A Matter of Memory
Imagine you have two friends and they are both named Rob.
They both work in the arts and culture field. They live in the same town. Their dads even worked for the same company back in the day. Strangely enough, their paths seldom cross in person, so you almost never see them together.
Let’s say you have a favor to ask one of them–the one who is an excellent video editor–because you are working on a project and getting stuck. Trouble is, you can’t remember which Rob is which. Which Rob is the Rob for the job?
The good news is that this little bit of confusion might be embarrassing, but it isn’t the end of the world.
Now imagine that we’re not talking about cultural workers named Rob. Instead, we’re talking about drugs with names that start with “oxy”—oxycodone and OxyContin. Is there a difference? Is it important to keep them straight?
Yes. And also yes.
A Look at the Oxys
First things first. What’s the difference between oxycodone and OxyContin?
Oxycodone is the generic name (you can think of this as the drug’s official name) of a powerful opiate that is the active ingredient in a variety of brand-name painkillers. OxyContin is one of those brand name medications. But OxyContin isn’t just oxycodone with a company’s name slapped on it.
OxyContin adds a time release component to oxycodone so that the pain reliever is released more slowly in your body. That time release feature comes with an added layer of danger for users because each dose of OxyContin has a higher concentration of oxycodone. That’s necessary to allow for the time release process, but it also means that taking OxyContin can accelerate the timeline for developing a substance use disorder.
So, here’s what it comes down to: oxycodone and OxyContin can both be dangerous. The difference is that OxyContin is even more dangerous than its active ingredient is on its own. Both contribute to the ongoing opioid crisis in the United States. Still, it is important to have a clear understanding of what your doctor has prescribed to manage pain. Having a full picture of the risks involved when taking opioids is a first step toward avoiding misuse and addiction.
Addicted to the Euphoria
In addition to providing powerful pain release, opioids like oxycodone and OxyContin can also cause the user to experience euphoria—and it can be very tempting to do whatever is necessary to maintain those good feelings.
But the pursuit of good feelings comes with some seriously bad side effects as a person’s tolerance level increases and it takes more and more of the drug to maintain the same level of euphoria. Soon enough a person finds themselves taking an opioid not to produce that euphoric feeling, but simply to ward off the terrible withdrawal symptoms.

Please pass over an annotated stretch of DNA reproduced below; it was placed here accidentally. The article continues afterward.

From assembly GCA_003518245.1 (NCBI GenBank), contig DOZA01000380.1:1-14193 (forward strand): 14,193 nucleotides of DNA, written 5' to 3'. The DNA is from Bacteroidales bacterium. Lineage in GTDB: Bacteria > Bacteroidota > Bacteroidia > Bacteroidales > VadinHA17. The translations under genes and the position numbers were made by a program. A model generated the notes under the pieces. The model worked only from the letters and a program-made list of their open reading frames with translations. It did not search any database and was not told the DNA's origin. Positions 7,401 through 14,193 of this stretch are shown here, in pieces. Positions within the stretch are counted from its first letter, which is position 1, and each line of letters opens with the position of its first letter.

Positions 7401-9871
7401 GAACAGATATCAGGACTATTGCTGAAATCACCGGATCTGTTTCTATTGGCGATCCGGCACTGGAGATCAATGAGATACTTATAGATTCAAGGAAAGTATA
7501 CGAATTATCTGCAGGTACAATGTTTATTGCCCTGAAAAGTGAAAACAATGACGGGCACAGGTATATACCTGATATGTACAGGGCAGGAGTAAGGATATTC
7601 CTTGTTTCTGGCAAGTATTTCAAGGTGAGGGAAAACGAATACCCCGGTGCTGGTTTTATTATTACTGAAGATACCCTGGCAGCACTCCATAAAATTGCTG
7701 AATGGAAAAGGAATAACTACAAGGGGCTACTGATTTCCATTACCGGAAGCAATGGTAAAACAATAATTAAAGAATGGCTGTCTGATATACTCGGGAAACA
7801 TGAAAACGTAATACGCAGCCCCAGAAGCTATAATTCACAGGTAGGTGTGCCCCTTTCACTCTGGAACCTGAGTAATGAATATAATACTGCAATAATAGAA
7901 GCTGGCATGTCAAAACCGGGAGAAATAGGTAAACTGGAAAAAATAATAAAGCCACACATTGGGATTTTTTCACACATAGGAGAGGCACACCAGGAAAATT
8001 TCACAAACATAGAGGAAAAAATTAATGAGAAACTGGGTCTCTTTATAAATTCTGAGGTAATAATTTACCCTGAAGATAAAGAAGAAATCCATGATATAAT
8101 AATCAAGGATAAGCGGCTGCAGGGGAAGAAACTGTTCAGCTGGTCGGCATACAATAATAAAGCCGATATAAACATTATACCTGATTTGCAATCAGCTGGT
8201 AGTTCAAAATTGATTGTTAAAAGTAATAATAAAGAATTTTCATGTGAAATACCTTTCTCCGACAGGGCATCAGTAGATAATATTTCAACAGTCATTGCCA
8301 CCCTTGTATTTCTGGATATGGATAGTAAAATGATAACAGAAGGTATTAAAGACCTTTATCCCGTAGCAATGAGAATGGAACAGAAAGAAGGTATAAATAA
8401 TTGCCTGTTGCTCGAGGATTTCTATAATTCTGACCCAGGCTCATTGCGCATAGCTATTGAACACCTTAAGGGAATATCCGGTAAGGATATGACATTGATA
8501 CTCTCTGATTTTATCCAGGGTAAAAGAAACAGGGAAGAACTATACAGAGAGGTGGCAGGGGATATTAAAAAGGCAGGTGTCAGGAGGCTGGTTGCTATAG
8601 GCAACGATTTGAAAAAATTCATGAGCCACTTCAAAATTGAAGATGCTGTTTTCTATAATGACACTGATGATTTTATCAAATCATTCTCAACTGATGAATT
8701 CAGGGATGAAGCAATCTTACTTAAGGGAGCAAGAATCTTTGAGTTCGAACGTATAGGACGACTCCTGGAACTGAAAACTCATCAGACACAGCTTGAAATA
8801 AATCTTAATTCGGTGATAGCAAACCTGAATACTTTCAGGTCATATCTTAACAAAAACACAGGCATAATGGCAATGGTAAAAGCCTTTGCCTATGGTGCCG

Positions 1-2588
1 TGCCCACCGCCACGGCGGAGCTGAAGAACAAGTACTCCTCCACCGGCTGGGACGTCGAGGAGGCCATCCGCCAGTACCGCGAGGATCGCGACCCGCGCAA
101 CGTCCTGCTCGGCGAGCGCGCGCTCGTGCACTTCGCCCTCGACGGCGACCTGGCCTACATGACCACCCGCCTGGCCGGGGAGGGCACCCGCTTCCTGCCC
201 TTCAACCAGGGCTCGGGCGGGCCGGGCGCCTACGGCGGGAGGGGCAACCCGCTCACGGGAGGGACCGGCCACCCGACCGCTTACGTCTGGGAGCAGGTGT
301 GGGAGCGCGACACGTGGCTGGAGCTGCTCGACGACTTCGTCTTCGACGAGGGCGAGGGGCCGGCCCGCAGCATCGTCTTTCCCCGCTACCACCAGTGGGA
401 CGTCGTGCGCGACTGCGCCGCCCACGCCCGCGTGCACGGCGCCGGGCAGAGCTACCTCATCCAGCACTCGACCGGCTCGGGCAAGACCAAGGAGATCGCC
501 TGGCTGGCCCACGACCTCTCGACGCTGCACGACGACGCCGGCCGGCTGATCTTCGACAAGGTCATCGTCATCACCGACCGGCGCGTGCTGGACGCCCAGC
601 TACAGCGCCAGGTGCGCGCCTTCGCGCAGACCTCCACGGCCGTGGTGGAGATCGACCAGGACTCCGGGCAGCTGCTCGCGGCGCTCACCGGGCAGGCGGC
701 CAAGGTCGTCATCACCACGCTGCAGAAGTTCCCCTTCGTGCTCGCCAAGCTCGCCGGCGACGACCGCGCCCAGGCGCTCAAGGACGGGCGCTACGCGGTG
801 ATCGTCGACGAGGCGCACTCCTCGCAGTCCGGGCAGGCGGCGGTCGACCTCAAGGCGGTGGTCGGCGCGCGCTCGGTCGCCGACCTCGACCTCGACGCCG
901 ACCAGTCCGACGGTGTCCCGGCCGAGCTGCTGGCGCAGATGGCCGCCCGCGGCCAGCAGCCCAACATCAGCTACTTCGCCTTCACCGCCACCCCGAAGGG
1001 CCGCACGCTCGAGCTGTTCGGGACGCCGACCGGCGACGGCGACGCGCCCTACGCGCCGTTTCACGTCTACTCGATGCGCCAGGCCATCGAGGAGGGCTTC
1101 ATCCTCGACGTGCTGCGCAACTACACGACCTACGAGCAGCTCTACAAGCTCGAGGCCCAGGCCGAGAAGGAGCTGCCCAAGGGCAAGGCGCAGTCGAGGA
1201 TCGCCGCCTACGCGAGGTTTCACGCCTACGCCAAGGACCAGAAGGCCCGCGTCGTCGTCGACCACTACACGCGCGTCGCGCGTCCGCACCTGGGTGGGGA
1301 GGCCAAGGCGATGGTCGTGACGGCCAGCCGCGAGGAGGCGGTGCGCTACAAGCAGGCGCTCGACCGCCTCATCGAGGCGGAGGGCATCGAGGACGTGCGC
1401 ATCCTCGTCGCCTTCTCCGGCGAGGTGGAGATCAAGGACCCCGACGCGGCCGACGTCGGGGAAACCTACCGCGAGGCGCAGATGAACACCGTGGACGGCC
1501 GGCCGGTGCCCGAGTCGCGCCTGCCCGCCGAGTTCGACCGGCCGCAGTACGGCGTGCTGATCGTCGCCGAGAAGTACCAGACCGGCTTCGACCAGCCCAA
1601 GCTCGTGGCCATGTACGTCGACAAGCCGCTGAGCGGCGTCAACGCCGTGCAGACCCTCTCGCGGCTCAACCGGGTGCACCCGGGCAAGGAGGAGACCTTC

And just what are those symptoms? The list is grim, and it includes both mental and physical symptoms:
- Difficult concentrating
- Sleep issues, including insomnia
- Agitation, anxiety, irritability, and/or depression that may be severe
- Irregular and/or rapid heartbeat
- High blood pressure
- Abdominal cramping, vomiting, and/or diarrhea
- Body aches and/or headaches
- Chills, fever, and/or excessive sweating
- Blurred vision and/or a persistent runny nose
Whether the drug in question is oxycodone or the even more dangerous OxyContin, it now has you between a rock and a hard place, right? You can’t keep taking the drug because it is destroying your body and your mind. And you can’t stop taking the drug—for exactly the same reasons. Even without the rigors of withdrawal, the intense cravings for the drug that often arise would make it extremely difficult to quit taking the drug on your own.
Once you have realized and admitted to yourself that you need help, it is time to turn to a fully accredited residential treatment center.
Residential treatment facilities like Wooded Glen Recovery Center offer medically supervised detoxification, which can help you weather the storm of withdrawal and its symptoms. The support you receive during detox helps you stabilize your body while minimizing discomfort.
Detoxification is followed by rehabilitation, which includes both individual and group therapy. In therapy, you will learn strategies to help you maintain your sobriety long-term. Group therapy will introduce you to others who are facing similar struggles and who can become part of your support network.
In addition, rehab addresses any co-occurring mental health disorders that may be intertwined with your substance use disorder. Staying sober is less difficult when your mental health is strong.
Wooded Glen Recovery Center is focused on you and your well-being—and we can help you leave opioids behind.